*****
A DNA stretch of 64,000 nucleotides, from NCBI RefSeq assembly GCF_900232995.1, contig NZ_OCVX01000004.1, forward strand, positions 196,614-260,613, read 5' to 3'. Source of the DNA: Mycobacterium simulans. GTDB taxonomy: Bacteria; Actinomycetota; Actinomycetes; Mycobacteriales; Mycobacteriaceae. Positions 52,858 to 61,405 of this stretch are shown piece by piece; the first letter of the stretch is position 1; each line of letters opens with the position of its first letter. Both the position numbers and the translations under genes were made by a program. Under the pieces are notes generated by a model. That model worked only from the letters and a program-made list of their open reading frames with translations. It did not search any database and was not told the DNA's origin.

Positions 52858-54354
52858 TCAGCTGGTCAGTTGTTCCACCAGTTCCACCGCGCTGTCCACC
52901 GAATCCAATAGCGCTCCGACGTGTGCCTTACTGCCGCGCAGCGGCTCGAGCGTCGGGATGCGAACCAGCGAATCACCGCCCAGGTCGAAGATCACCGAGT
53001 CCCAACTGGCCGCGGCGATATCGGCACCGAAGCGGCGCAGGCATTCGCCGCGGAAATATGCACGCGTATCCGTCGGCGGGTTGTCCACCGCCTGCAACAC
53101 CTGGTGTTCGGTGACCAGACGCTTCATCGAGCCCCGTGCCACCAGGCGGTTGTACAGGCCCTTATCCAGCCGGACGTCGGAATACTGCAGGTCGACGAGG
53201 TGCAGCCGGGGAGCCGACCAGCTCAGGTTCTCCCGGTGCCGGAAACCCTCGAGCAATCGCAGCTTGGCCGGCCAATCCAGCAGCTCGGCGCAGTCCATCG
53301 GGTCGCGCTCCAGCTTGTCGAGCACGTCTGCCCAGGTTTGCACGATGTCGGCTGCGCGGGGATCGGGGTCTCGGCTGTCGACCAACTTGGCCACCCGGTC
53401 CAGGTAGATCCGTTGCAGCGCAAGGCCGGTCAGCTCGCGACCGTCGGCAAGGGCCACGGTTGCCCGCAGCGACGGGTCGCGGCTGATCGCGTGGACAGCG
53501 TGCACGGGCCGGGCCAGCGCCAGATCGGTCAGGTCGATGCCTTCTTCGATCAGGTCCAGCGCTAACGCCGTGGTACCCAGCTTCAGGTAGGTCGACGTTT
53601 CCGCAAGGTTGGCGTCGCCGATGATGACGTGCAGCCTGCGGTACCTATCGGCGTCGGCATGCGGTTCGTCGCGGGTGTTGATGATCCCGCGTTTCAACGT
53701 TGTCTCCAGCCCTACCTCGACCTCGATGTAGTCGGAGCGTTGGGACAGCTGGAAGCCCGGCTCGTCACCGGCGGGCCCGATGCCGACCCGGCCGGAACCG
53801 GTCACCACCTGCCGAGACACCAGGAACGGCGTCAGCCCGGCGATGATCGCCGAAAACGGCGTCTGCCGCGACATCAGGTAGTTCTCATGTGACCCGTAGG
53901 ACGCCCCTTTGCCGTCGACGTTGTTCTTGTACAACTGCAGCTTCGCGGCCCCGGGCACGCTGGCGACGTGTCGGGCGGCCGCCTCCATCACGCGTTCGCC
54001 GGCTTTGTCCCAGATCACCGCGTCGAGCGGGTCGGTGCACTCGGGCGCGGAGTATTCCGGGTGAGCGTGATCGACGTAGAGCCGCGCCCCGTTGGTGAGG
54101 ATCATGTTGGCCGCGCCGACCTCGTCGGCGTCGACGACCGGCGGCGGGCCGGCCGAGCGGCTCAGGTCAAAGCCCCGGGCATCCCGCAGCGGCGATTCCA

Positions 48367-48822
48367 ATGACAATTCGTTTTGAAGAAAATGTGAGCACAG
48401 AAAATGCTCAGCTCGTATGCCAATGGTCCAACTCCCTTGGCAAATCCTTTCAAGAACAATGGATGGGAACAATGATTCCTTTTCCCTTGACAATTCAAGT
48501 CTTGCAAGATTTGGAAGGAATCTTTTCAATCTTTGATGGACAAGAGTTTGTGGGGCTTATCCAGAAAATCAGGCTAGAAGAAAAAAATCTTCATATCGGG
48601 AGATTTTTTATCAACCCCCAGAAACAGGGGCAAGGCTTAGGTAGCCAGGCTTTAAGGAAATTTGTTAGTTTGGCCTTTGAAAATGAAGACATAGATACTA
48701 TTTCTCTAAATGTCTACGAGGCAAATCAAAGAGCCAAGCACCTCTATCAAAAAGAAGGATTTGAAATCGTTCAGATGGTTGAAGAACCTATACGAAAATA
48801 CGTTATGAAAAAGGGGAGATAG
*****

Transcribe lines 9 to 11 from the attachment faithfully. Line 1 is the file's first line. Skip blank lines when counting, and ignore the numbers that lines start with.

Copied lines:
53401 CAGGTAGATCCGTTGCAGCGCAAGGCCGGTCAGCTCGCGACCGTCGGCAAGGGCCACGGTTGCCCGCAGCGACGGGTCGCGGCTGATCGCGTGGACAGCG
53501 TGCACGGGCCGGGCCAGCGCCAGATCGGTCAGGTCGATGCCTTCTTCGATCAGGTCCAGCGCTAACGCCGTGGTACCCAGCTTCAGGTAGGTCGACGTTT
53601 CCGCAAGGTTGGCGTCGCCGATGATGACGTGCAGCCTGCGGTACCTATCGGCGTCGGCATGCGGTTCGTCGCGGGTGTTGATGATCCCGCGTTTCAACGT